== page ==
Devices using Android

Originally Android was geared to smartphones – mobile devices with permanent internet connection and telephony functions.

Since the source code of the system is available and therefore easily adaptable also tablets, e-book readers and even a clock radio as well were equipped with it. The recent development also covers wrist watches as i’M watch or MOTOACTV and digital cameras as the Samsung Galaxy Camera.

HTC Wildfire S

HTC Wildfire S

This device is a typical representative for entry level smartphones. It is based on Android 2.3 (Gingerbread), supports GSM, UMTS, Bluetooth and WLAN and provides a capacitive touchscreen with with 320×480 pixels, GPS receiver, compass and gravity sensor plus a camera with LED “flash” and a resolution of 5 megapixels.

Samsung Galaxy Tab 2 7.0

Samsung Galaxy Tab 2 7.0

The Samsung Galaxy Tab 2 7.0 is a tablet based on Android 4 and provides a 7″ PLS display with a resolution of 600×1024 pixels. The model shown here sits in the leather case “Berlin” by KAVAJ. Besides WLAN and Bluetooth there is also a magnetic compass and a GPS receiver.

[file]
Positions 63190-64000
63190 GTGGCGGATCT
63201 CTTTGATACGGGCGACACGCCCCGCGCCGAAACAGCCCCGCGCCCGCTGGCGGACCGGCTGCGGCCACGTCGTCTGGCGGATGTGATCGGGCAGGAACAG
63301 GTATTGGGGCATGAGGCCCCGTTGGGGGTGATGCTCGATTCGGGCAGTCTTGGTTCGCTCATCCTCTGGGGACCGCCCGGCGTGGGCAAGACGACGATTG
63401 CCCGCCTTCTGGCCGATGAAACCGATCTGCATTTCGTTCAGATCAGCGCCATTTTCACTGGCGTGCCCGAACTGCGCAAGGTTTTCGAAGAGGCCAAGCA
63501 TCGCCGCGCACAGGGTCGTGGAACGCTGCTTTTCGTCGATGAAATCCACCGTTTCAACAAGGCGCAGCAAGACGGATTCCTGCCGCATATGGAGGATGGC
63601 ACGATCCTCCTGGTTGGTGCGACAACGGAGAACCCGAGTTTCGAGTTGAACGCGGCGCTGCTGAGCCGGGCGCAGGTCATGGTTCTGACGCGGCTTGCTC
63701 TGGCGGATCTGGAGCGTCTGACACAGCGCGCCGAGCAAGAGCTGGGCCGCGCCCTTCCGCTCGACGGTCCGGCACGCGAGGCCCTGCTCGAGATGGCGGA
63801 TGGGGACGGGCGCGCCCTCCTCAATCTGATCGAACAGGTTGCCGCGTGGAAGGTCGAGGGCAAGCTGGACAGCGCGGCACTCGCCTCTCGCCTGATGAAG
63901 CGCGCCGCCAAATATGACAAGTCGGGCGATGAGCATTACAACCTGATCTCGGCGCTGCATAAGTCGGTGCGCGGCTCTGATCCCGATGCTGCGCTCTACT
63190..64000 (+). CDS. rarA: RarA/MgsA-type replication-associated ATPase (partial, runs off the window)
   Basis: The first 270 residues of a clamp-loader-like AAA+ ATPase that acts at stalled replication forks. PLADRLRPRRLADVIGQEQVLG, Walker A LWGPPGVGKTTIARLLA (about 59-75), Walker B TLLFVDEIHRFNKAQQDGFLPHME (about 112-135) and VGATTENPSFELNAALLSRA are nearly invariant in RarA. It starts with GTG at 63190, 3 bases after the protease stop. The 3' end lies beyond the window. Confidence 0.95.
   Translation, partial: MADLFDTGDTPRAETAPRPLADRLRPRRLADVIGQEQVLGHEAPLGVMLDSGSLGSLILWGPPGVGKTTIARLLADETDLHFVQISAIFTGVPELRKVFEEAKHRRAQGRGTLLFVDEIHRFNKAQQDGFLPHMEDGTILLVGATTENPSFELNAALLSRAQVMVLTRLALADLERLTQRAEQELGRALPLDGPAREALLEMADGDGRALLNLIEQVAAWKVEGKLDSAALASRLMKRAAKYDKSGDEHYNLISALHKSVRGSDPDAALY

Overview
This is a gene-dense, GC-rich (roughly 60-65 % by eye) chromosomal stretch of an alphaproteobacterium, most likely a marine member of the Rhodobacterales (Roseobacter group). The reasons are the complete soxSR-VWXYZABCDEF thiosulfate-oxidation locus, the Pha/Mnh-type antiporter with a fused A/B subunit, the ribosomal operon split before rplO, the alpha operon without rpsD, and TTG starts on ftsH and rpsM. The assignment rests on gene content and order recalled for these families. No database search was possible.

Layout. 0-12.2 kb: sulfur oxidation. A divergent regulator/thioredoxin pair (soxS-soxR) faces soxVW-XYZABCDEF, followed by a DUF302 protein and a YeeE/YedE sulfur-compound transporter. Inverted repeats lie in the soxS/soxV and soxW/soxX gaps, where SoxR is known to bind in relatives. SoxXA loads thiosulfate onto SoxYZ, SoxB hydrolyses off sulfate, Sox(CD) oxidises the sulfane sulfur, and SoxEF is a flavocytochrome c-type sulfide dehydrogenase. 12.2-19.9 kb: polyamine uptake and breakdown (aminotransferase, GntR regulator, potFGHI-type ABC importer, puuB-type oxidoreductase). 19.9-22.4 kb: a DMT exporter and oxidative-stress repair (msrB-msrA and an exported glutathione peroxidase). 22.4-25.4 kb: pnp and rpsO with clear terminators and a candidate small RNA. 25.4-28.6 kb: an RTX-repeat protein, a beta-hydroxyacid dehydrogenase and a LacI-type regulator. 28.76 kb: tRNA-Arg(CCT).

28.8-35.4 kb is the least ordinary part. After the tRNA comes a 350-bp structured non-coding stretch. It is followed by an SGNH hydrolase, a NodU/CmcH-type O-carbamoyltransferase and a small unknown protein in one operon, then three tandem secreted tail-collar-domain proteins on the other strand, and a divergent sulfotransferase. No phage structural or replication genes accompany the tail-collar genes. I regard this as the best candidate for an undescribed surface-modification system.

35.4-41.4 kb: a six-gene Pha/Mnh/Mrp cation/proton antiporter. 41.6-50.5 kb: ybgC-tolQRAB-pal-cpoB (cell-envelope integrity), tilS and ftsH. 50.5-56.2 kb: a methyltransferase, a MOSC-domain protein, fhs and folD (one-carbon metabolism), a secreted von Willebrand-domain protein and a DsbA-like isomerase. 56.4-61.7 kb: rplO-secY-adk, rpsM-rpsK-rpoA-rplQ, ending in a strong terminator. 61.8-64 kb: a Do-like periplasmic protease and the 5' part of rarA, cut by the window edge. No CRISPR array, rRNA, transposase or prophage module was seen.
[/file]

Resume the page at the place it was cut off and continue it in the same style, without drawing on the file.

Sony PRS-T1

Sony PRS-T1

Although you don’t see it at a first glance: Android was used as a base here, which is visible for example in the typical menus, WLAN support and the Webkit-based browser. The 6″ display is an E-Ink Pearl with a resolution of 600×800 pixels and 16 grey scales which makes reading longer text very easy – the type face is nearly like printed on paper. Instead of a touch sensitive layer on the display an infrared sensor in the frame will be used, so the quality of the display will not be harmed.

The installed software is a proprietary development by Sony and supports EPUB, PDF and text files. There is also a simple MP3 player. But a hack also exists, which extends the user interface by a third page and allows to install additional software like FBReader.

Archos 35 Home Connect

Now just a toaster or refrigerator with Android is missing… meanwhile the Archos 35 Home Connect will do, which is propably one of the most complex clock radios (see also the more detailed review).

Fortunately Archos did not use a complete proprietary interface like Sony with the PRS-T1. Instead there is a slightly modified Android 2.2 (Froyo) where you can install your own applications or use a debugger via USB.

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